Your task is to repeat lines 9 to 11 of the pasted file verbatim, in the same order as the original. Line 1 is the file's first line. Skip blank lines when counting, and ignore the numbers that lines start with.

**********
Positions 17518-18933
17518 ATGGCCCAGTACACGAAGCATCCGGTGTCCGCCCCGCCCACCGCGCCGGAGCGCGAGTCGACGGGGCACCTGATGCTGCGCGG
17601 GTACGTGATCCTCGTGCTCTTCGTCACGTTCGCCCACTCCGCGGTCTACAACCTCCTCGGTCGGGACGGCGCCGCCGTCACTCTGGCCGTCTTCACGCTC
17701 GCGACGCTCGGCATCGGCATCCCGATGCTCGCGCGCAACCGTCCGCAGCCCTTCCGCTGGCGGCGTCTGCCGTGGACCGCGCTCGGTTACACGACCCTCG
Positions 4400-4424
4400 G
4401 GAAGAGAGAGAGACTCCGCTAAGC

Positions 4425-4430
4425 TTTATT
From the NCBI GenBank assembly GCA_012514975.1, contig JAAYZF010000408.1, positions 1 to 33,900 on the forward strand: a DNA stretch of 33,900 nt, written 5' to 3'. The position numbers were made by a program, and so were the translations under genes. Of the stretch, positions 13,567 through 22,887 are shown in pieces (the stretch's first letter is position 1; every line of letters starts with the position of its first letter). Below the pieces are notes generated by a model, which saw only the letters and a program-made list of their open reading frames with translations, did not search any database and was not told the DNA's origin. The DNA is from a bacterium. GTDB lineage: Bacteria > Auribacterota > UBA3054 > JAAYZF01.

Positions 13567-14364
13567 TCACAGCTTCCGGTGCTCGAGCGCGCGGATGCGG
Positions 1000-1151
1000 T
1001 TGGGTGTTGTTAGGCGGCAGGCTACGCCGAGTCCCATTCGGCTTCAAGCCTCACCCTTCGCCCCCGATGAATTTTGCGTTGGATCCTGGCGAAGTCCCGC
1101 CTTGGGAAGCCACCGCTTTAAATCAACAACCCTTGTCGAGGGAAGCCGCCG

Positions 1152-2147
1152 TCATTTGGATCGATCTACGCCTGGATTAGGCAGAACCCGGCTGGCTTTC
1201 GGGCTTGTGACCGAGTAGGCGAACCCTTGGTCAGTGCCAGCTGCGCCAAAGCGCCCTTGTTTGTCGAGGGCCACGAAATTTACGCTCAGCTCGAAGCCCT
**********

4425 TTTATT
From the NCBI GenBank assembly GCA_012514975.1, contig JAAYZF010000408.1, positions 1 to 33,900 on the forward strand: a DNA stretch of 33,900 nt, written 5' to 3'. The position numbers were made by a program, and so were the translations under genes. Of the stretch, positions 13,567 through 22,887 are shown in pieces (the stretch's first letter is position 1; every line of letters starts with the position of its first letter). Below the pieces are notes generated by a model, which saw only the letters and a program-made list of their open reading frames with translations, did not search any database and was not told the DNA's origin. The DNA is from a bacterium. GTDB lineage: Bacteria > Auribacterota > UBA3054 > JAAYZF01.

Positions 13567-14364